Tag: Gender

PhilosophySocial Issues

A Right to Hate?

In August, French blogger Pauline Harmange published a booklet titled Moi les hommes, je les dΓ©teste (Me, men, I loathe them), which caused quite a stir in France (and a little bit outside France as well). The book – supposedly – is a protest against misogyny (hatred of women), by taking up the opposite point of view of misandry (hatred of men). β€œSupposedly”, because I’m not sure exactly about the book’s arguments as it is no longer available and I have thus been unable to read it. In any case, it is not this book itself that is the topic...
Social Issues

Death, Masculinity, and Hegemony

β€œAt the center of the symbolic order is the abhorrence of death,” writes Odile Strik in the conclusion of her short essay The Symbolic Order of Life and Manhood. The β€œsymbolic order” of the title connects death and masculinity, and (supposedly) structures the way most people understand reality. The essay is terse and almost poetic, and only presents a rough sketch of this symbolic order, but it deals with a number of important themes – such as masculinity, life and death, and cultural hegemony – and it deserves credit for bringing those themes together. This article is a (long) commentary...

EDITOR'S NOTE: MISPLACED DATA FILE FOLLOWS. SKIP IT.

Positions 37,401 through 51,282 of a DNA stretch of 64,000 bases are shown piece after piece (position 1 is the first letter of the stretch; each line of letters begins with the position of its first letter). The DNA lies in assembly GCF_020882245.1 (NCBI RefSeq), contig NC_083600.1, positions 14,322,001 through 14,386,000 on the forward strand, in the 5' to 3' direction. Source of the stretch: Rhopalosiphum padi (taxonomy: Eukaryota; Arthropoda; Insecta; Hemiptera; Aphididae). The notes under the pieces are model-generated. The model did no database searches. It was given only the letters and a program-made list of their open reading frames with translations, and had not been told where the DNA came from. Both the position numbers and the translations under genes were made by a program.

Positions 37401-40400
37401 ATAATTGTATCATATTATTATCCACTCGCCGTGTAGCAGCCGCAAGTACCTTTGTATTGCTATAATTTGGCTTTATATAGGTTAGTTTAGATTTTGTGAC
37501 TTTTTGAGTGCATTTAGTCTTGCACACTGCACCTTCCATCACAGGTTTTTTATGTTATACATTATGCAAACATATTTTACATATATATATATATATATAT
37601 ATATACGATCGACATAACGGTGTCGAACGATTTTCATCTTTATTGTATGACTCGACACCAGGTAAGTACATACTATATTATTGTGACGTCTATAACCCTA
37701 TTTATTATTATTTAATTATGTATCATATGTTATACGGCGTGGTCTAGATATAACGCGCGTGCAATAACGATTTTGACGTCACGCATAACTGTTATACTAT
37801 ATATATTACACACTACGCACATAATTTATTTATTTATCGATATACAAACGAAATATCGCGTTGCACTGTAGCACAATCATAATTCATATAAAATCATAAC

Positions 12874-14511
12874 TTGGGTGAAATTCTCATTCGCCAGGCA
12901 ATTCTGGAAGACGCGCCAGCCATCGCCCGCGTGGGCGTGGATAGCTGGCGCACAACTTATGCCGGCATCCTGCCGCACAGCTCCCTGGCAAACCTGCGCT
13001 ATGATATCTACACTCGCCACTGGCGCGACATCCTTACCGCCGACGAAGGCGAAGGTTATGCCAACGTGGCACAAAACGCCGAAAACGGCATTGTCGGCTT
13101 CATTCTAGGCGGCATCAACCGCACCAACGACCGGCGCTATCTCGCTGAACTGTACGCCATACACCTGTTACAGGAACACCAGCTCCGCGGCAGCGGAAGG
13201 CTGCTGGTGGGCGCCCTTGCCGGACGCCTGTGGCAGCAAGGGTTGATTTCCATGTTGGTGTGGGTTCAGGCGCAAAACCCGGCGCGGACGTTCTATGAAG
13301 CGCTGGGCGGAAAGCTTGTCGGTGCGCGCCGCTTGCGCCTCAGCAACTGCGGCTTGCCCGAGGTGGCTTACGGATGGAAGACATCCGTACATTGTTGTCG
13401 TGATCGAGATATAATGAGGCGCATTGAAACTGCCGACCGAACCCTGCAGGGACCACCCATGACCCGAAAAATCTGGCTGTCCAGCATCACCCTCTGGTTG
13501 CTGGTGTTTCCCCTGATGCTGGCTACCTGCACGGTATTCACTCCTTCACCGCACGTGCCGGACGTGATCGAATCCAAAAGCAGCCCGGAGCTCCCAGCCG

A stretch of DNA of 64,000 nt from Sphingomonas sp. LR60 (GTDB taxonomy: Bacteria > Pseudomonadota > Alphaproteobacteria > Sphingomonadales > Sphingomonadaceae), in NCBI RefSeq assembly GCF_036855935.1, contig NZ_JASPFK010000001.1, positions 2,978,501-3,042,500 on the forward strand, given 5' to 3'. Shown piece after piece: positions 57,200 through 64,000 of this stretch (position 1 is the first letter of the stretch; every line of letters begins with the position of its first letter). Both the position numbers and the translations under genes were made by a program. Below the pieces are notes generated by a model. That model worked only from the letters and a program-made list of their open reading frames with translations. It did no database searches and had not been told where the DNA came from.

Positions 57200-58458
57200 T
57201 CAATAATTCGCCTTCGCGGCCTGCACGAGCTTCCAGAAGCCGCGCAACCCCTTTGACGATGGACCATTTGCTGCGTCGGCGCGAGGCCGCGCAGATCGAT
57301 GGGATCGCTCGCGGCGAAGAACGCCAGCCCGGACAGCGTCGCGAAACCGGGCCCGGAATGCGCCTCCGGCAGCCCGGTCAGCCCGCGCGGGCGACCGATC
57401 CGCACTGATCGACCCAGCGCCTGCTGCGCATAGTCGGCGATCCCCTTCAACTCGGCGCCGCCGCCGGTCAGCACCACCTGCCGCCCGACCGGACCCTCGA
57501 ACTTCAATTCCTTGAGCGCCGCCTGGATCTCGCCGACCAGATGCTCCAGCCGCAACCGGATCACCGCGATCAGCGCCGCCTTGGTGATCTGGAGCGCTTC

Social Issues

On Gender Chauvinism

abstract β€” Male chauvinism is the belief that men are morally superior to women. Female chauvinism is the belief that women are morally superior to men. Both depend on the assumption of essential or natural gender differences between men and women with regards to thinking styles, most easily summarized as male principle-based thinking and female empathic thinking. There is no evidence for such a gender difference, however, but there is evidence that differences in experience and circumstances can lead to relevant differences. People who care (often women) become more caring, for example. By implication, gender chauvinism is based on false...